Fans of Wear OS smartwatches have often complained about Google's neglect of its wearables operating system, and at Google IO 2021, the tech giant's annual developer conference, the company unveiled the biggest change to Wear OS that we've seen in years.
Well, it's a series of changes actually – apparently, this new version of Wear OS has been designed in collaboration with Samsung, which almost guarantees that the upcoming Watch 4 and Watch Active 4 will use the platform. The update will be rolling out through the rest of this year.
- These are the best Wear OS watches
- Check out our Samsung Galaxy Watch 3 review
- The Samsung Galaxy Watch Active 4 is coming too
The new Wear OS isn't exclusive to Samsung and Google wearables though – any device makers will be able to use it, and we'd expect the same companies who already use the platform, like Fossil and Suunto, will continue to do so.
Apparently this new Wear OS takes much of its DNA from Tizen – that's the operating system previous Samsung wearables have run on – and rolls it into the existing Wear OS.
Google says the key feature of the new Wear OS update is improvements to battery life – typically, Wear OS watches last about a day, which is poor compared to most watches, but apparently they'll now last a lot longer. We'll have to wait until we've tested watches running the OS to know what that really means, though.
Performance is apparently another area that will be seeing improvements, with Google stating that apps will open 30% faster, and with smoother transitions.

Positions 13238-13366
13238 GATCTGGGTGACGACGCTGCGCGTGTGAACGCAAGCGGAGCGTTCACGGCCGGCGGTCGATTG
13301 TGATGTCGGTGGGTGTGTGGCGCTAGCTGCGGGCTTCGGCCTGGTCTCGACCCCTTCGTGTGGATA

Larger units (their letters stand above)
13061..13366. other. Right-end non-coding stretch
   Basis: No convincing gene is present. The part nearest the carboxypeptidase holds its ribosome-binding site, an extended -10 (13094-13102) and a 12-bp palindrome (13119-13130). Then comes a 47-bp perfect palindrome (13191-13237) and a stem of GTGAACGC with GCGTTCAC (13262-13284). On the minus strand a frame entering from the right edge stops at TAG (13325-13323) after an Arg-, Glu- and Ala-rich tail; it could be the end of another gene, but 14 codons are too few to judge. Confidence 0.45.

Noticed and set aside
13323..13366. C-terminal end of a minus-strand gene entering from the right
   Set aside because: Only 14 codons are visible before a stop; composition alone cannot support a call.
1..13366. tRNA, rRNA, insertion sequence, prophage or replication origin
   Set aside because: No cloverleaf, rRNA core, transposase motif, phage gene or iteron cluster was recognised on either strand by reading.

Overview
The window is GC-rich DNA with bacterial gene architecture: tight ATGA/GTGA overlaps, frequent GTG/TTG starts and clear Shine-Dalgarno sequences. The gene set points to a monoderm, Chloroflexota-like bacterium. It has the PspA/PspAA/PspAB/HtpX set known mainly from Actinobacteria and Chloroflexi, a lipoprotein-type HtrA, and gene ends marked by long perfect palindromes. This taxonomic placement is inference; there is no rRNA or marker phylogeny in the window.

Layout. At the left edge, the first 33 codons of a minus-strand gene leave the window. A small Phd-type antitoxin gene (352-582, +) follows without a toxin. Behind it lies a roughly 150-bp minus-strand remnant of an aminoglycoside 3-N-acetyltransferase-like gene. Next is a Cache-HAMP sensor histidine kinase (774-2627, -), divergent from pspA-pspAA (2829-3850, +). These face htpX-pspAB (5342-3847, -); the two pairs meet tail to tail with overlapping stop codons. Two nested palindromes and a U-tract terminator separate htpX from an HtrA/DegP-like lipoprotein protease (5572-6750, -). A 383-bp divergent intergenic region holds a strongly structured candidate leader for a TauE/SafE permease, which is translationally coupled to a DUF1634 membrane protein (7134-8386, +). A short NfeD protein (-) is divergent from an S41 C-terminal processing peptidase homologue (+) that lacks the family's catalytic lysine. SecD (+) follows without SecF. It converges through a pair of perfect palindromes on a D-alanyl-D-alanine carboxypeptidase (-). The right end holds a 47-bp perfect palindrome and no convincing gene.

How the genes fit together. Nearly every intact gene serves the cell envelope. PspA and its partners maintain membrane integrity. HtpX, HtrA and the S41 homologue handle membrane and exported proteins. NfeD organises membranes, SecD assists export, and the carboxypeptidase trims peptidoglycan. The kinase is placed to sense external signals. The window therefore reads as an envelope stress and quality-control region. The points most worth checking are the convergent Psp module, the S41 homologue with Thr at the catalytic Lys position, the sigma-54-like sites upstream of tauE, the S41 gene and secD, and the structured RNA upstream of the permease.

A rumored Wear OS change was third-party Tiles – those are the displays that appear when you swipe to the side – and Google has confirmed that there will be lots of new Tiles, including from some new platforms. Strava, Spotify and Adidas Running are among the confirmed apps that will get Tiles.
One upgrade (well, some people would call it that) is YouTube Music coming to the platform, so users of Google's music service will be able to download tunes to their wrist.
Apparently Wear OS is also getting changes to how you navigate around the user interface, although lots of the examples Google lists are actually things the platform already does. One new feature is the ability to quickly switch between apps, which is a useful feature on Android.
Google is also working with Fitbit – which it bought earlier in 2021 – to bring new fitness features to Wear OS, but it's not clear what this means. Google Fit is already an expansive platform, so we'll have to see what's new when this change rolls out.
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Tom Bedford was deputy phones editor on TechRadar until late 2022, having worked his way up from staff writer. Though he specialized in phones and tablets, he also took on other tech like electric scooters, smartwatches, fitness, mobile gaming and more. He is based in London, UK and now works for the entertainment site What To Watch.
He graduated in American Literature and Creative Writing from the University of East Anglia. Prior to working on TechRadar, he freelanced in tech, gaming and entertainment, and also spent many years working as a mixologist. He also currently works in film as a screenwriter, director and producer.